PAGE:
Poori is a popular deep fried flatbread that’s served for breakfast across Pakistan and India. In Pakistan poori is part of a popular weekend breakfast called Halwa Puri, which is basically a platter of pooris served with halwa, punjabi chole masala and aloo ki bhujia (potato curry). Today, I’m going to teach you how to make delicious soft poori at home with step by step pictures and tips. Pair it with this Suji ka Halwa , Aloo ki Bhujia and Punjabi Chole Masala for a lipsmacking brunch.
How good do these pictures look? Halwa poori is one of my favourite weekend breakfasts, and while most people go out to have it as brunch, I like to make it all at home sometimes. This week I’m going to be sharing the ever popular halwa poori recipes with you, so that you too can make a delicious Pakistani brunch at home.
As mentioned above, halwa poori is a combination platter consisting of soft, flaky poori breads, suji ka halwa, Punjabi chole aka chana masala, and aloo ki bhujia (or aloo ki tarkari) and some sort of pickle. I'm going to be sharing the recipe for Punjabi chole masala this week, so stay tuned!
But first let's start with the star of the show, and let me walk you through step by step on how to make poori at home.
Poori / Puri Ingredients
- All purpose flour and whole wheat flour (atta): Most recipes call for either just all purpose flour OR whole wheat flour (atta). But I like to use a combination of both, because the all purpose flour provides softness to the poori, while the whole wheat flour adds to the structure of the poori.
- Yogurt: Adding just a little bit of yogurt to the poori dough ensures that your poori turns out soft at home.
- Ajwain seeds: This is optional and mostly for flavour. Ajwain also helps with digestion.
- Oil: Just a little bit of oil also helps to keep the poori soft.
- Warm water: You need warm water to knead to poori dough until a tight dough forms.
How to Make Soft Poori / Puri at Home
Poori can be perceived as a little tricky to make at home, but worry not. Today I’m going to walk you through how to make delicious and flaky pooris at home!
- Start by mixing all the poori dough ingredients except for the warm water.
- Gradually add warm water and knead the dough until a soft but tight dough forms. The dough should neither be too soft nor too hard.
- Once the poori dough is ready, cover it with a cloth and let it rest for 10-15 mins.
- After the dough has rested, divide it into small dough balls and start rolling them out.
- Flatten each dough ball a little bit with your fingers, and then roll them into flat thin discs. They need to be rolled thin so that they easily puff up while frying. A tip to prevent the dough sticking to the surface while rolling, just dab a little bit of oil on the dough balls while flattening them with your fingers before you start rolling them into discs.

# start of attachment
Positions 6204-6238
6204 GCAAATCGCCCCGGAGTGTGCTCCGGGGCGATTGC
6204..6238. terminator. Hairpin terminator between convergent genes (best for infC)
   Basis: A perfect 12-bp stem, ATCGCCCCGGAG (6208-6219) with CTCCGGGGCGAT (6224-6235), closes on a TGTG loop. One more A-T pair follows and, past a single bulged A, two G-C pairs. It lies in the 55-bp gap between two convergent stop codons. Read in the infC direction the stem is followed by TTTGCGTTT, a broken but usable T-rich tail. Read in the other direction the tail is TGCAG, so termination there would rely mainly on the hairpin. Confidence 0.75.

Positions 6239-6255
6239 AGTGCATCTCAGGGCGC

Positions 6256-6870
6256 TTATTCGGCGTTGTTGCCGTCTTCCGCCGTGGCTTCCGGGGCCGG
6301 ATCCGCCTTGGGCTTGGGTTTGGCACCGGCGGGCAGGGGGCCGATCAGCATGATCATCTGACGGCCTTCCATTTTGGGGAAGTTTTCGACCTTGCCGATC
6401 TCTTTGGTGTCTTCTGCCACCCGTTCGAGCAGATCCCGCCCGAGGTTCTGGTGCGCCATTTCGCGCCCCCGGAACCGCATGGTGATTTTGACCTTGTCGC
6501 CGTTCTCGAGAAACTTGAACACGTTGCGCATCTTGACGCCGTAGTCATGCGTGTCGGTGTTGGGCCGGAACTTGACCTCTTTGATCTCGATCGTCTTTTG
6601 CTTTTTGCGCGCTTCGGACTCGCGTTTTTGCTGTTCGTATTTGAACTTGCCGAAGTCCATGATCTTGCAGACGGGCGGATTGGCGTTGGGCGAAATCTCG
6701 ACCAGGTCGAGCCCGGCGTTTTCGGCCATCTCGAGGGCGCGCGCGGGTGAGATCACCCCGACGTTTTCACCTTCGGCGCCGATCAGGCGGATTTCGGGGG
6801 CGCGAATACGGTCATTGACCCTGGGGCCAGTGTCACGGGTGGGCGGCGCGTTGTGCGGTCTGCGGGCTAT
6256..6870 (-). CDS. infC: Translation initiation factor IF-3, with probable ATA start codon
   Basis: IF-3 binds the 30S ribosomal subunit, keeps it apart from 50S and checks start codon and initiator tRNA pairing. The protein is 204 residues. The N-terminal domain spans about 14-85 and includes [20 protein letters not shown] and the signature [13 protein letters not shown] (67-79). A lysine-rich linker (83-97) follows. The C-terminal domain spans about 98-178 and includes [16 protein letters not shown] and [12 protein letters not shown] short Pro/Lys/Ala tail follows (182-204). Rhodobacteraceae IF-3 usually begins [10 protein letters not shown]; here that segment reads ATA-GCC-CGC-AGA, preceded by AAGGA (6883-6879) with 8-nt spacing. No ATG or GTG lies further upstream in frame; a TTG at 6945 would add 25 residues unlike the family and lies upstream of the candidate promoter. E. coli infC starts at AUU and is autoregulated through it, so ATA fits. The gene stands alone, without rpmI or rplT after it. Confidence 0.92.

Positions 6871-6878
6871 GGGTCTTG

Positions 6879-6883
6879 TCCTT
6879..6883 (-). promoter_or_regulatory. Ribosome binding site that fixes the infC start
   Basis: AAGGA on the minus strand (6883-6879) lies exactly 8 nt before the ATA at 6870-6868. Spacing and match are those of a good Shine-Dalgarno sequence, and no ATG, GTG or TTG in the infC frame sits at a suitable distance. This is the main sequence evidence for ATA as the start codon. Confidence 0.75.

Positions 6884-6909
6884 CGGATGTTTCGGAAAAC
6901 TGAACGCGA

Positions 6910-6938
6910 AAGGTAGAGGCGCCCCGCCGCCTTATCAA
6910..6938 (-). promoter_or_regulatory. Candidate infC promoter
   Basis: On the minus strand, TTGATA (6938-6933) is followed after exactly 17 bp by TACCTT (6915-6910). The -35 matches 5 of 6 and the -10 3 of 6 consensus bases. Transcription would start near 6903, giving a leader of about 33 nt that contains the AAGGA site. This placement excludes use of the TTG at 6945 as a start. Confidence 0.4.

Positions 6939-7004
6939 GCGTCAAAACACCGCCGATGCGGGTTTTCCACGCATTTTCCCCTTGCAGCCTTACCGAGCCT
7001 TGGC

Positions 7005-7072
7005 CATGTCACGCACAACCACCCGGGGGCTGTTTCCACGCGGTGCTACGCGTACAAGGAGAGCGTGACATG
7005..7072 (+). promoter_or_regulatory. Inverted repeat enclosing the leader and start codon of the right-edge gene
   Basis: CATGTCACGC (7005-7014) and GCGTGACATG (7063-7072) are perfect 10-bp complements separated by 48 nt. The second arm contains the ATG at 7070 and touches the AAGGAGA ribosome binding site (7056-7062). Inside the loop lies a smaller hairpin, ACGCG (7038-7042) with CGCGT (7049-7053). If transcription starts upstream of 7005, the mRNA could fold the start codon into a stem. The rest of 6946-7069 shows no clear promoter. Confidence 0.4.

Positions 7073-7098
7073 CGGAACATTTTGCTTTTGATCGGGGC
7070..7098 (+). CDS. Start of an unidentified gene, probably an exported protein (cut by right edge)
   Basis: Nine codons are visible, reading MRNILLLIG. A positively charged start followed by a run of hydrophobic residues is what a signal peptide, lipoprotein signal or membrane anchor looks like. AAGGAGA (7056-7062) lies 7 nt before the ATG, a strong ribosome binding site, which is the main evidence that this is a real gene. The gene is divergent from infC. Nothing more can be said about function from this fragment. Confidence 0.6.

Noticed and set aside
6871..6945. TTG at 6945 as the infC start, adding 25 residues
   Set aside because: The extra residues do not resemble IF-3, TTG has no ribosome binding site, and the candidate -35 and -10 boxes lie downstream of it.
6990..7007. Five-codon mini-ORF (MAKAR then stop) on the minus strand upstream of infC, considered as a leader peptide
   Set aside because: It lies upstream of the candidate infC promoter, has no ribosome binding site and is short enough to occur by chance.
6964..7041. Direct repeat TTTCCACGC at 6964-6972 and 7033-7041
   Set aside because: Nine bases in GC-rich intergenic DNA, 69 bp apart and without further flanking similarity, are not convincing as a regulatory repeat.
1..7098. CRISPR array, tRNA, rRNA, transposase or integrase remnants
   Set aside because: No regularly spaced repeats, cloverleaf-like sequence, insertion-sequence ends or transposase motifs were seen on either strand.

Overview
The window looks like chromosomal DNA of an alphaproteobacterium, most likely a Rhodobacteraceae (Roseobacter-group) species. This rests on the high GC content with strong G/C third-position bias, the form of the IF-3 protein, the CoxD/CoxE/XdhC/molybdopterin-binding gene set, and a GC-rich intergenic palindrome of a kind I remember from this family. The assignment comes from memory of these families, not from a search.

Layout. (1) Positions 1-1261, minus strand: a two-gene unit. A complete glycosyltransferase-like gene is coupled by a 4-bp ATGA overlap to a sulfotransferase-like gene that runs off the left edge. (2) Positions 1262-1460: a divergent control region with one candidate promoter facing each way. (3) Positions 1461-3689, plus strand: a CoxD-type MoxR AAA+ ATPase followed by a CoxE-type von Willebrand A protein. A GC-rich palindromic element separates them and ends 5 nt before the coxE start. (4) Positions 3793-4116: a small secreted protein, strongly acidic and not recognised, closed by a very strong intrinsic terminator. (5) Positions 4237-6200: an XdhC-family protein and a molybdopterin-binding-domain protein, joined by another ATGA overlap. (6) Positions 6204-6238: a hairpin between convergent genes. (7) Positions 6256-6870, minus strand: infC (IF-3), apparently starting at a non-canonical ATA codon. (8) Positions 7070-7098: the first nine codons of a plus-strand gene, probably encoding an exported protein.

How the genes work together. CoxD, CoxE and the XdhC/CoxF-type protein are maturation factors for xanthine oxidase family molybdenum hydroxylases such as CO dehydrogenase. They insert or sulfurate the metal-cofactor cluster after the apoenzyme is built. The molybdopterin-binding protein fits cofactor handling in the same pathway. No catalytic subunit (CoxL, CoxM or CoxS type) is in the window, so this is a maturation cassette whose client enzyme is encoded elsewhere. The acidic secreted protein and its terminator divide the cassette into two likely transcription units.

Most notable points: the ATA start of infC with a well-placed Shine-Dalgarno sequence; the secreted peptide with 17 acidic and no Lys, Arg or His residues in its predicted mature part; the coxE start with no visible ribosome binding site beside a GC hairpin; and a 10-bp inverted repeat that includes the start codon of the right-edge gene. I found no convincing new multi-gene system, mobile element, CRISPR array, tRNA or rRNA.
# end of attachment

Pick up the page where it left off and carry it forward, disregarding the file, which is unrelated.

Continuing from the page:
- Roll out a few poori dough balls at a time, because pooris fry quickly and you need to work fast to roll out the dough balls. So I like to roll out a few at time, and then cover them with a damp cloth so that they don’t dry out fast.
- To check if the oil is hot enough for frying the poori, add a small piece of dough into the oil and if it floats up and sizzles, the oil is at the right temperature. The oil should be quite hot, because the pooris need to fry quickly.
- Gently slide in the poori and fry until it floats up and starts puffing up. Using a slotted spoon, gently flip the poori and then press softly with the slotted spoon. Do not fry the pooris for too long as that will make them too crispy.
- Fry until the poori is a pale golden brown color. Remove and place on a plate lined with kitchen paper towel.
Tips for Making Perfectly Soft Poori at Home
- The poori dough should be a little stiff /tight, and not too soft. This is so that the dough can be easily rolled out without sticking to the surface.
- Adding yogurt is optional, but it does help in making soft pooris.
- When rolling the dough ball into poori, add a little bit of oil to the dough ball so that it doesn’t stick to the surface while rolling.
- The key to making perfect pooris is that they should puff while frying. If your poori doesn’t puff up while frying, either the oil is too hot or cold or the dough wasn’t kneaded well enough.
- Don’t let the pooris fry for too long or else they will become too brown and crispy.
Hope you enjoy your lovely desi brunch after trying out my recipe for pooris!
More Popular and Delicious Pakistani Recipes for Brunch
- 1 cup all purpose flour maida
- 2 cups whole wheat flour / atta
- 1/4 teaspoon ajwain / carom seeds optional
- 2 tablespoons yogurt
- 2-3 tablespoons oil
- Warm water for kneading the dough
- Oil for deep frying
- Mix together the all purpose flour, whole wheat flour, ajwain, yogurt and oil. Add warm water a little bit at a time, until a smooth and stiff dough has formed.
- Cover and rest for 10 minutes.
- Remove the dough from the bowl and divide it into medium sized dough balls. You will get about 8 to 10 dough balls.
- Heat oil in a wok and being rolling the pooris into a medium sized circles. Add a little bit of oil to each dough ball so that it does not stick when rolling into a circle.
- Before frying the poori, check the oil temperature by dropping a small piece of the poori dough into the hot oil. If it floats up immediately and doesn’t become brown the oil is at the correct temperature.
- Gently place the poori into the whole and fry until it floats and puffs up, then flip it and gently press with a slotted spoon.
- Once poori is golden brown, remove it and place on a paper towel lined plate.
- Continue with frying the pooris until all are fried.
- Serve immediately with halwa or chana masala.